The audience looks completely overwhelmed by its enlightenment definitely worth a ticket.
It’s a honour to have the opportunity to travel all around Australia getting familiar with the huge amount of heritage coming from our land, without  leaving my chair.
The songs have been performed and structured with an alternated lead singer giving dynamism and colour to the evening. They have been performing for Womadelaide and their music aired on sbs chill radio.
Fully informative, all chairs were filled for the night.

Kryztoff rating: 4.5k

ARCHIE ROACH + TIDDAS – Dancing With My Spirit

ACF 2018  – Dunstan Playhouse  –  Friday 22nd June


Touring together for Archie + Tiddasthe first time in around 17 years Archie Roach and Tiddas  came back together to perform “Dancing With My Spirit” their newly released album.   Back in the 1990s  Archie and the trio of Lou Bennet, Sally Dastey and Amy Saunders a.k.a Tiddas, recorded demos produced by Jen Andersen.  Reviving those demos is what led to Archie and Tiddas releasing the new album and touring Australia this year.   Everyone is a little older and much water has passed under the bridge since  those times.

Tiddas disbanded in 2000 and Archie’s career continued with many other collaborations, becoming the elder statesman of Indigenous performers, engendering both admiration and reverence from every corner.

Archie suffered some very serious health problems in recent years including a stroke followed by a lung cancer diagnosis affecting his ability to perform and sing.   This night, he at times showed some shortness of breath and was a bit tentative in his movement.  All the more impressive that he performed for almost 80 minutes and once he had warmed up he was belting out songs like a man twenty years his junior in that inimitable, warm, resonant voice that tells you Archie hasn’t left building.

TIDDASTiddas were in good spirits and good form, backing Archie, then weaving their lovely voices around his and eventually reviving Tiddas original configuration of  a talented, stylish, irreverent female trio.  Their rendition of “Anthem” totally rocked and the audience were enthralled,  eventually joining in with an extraordinary version of “Wild Mountain Thyme”   And yes, I  too was singing along  at the top of my voice, along with 80% of the audience.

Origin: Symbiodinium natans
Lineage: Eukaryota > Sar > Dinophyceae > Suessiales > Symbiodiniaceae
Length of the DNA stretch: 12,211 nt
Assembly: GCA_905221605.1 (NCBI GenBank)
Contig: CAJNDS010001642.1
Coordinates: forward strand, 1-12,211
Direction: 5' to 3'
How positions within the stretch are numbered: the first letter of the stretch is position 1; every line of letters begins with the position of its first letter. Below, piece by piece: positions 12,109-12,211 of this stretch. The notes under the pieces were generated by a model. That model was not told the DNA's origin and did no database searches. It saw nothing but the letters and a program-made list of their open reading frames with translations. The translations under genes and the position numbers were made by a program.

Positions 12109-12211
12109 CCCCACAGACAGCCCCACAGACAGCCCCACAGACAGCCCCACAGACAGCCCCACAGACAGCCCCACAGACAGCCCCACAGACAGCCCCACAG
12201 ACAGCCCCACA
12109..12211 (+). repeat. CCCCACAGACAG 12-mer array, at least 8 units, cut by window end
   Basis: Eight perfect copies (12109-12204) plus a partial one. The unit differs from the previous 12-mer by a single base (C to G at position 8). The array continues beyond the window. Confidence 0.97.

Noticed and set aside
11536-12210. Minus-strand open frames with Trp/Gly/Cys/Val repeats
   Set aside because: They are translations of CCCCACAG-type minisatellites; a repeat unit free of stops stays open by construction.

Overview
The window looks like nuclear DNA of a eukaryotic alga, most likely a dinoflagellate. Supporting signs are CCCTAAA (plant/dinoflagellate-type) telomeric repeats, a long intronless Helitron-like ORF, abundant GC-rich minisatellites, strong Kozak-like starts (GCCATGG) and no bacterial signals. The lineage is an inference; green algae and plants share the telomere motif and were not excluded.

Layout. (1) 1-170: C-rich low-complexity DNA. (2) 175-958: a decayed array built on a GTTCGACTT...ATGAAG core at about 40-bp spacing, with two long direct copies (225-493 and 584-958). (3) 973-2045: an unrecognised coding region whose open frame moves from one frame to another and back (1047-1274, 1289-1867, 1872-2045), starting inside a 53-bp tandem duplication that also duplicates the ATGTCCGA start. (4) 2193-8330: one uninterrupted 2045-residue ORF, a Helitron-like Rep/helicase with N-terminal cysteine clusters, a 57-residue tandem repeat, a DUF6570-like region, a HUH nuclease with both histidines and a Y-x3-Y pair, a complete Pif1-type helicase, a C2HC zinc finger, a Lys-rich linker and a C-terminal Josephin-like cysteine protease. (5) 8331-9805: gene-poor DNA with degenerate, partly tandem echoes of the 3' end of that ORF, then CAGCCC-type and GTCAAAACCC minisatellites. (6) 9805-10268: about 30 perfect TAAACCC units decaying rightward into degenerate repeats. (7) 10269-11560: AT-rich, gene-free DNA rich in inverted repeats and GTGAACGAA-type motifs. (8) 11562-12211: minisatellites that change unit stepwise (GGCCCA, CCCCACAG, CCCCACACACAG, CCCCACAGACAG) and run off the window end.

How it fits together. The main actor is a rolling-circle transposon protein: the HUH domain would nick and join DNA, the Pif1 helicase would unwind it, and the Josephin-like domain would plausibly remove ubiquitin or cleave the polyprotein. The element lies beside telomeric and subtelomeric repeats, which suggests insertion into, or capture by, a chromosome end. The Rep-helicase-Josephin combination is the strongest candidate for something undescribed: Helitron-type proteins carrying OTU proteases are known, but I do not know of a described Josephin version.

The Dunstan Playhouse was packed to the rafters for this rare re-union.   PeArchie Roach 2018rforming for just the two nights in Adelaide this was one of their best in the tour so far.   It is unlikely we will ever be graced with these artists performing live together again. I hope I am wrong.  But I wasn’t taking any chances and judging by the turnout for this gig neither was anyone else.   The whole show is produced beautifully by Jen Andersen who accompanies on a plethora of instruments along with a well appointed guitar and rhythm section.     This includes Keyboardist Bruce Haymes,   Archie Cuthbertson, the original percussionist from those demos and guitarist Craig Pilkington . Roach credits Anderson and Pilkington as being pivotal to the remastering of Dancing With My Spirit.  When Archie Roach and Tiddas perform  it is like visiting  old friends around the campfire telling yarns and singing songs we all know by heart.   And heart is just what Archie Roach and Tiddas are really all about.   It’s music for the heart that warms the soul and gets us up and Dancing with the Spirit.

Remarkable        .5K



Witty, clever and a master of silliness Kravits displays a formidable talent for infectious comic improv cabaret.
As we arrived at our Banquet Room tables pen and paper were awaiting our suggestions : words to live by, a place, a thing, an adjective, a short phrase, our last text sent or received. Kravits, transformed into Adelaidean Curtis Turnworth, took a suggestion sheet from the pot after already introducing a song, but before announcing its title. This led to hilarious combos such as a fun, swinging song titled ‘Love Hurts’ (featuring a solo on toy xylophone) and a folkie love song called ‘Go the Crows’.
As a teenager Curtis leaves Adelaide to pursue his dream of a Broadway career (described in a song called ‘Bugger Off’) and ends up stuck on a roundabout in Canberra. His rescue story involving a truck driver is told in ‘Eat Cake’.
A highlight was Louisa Fitzharding joining Kravits in a duet in which they were time travellers and ill-fated lovers singing ‘There’s Trouble Ahead’. Admitting that he has been a failure at love and seeking enlightenment on the topic, audience member Maria was invited onto the stage. Maria and husband Sanjay were delightful, their story amusingly eccentric, and they seemed to relish being in the spotlight.
After an elaborate lead into a song about a wonderful place to which he feels a strong connection Kravits was faced with having to come up with a song about… Varanasi. Appearing to know very little about Varanasi he was helped along by pianist John Thorn who contributed such gems as “it’s in India, they have good food there, and they have… a cricket team”.
He was amazingly well supported by the band consisting of drums, double bass and piano. Their task cannot have been easy but they seemed to relish it.
The finale was a manic medley made up out of the remaining suggestions set to a Russian tune with ever increasing tempo, foot stomping and hand clapping from the audience. Purportedly a song written by Nikita Kruschev, it had the audience in stitches.
Kravits kept his audience engaged and entertained throughout. This was a fun night in true cabaret style.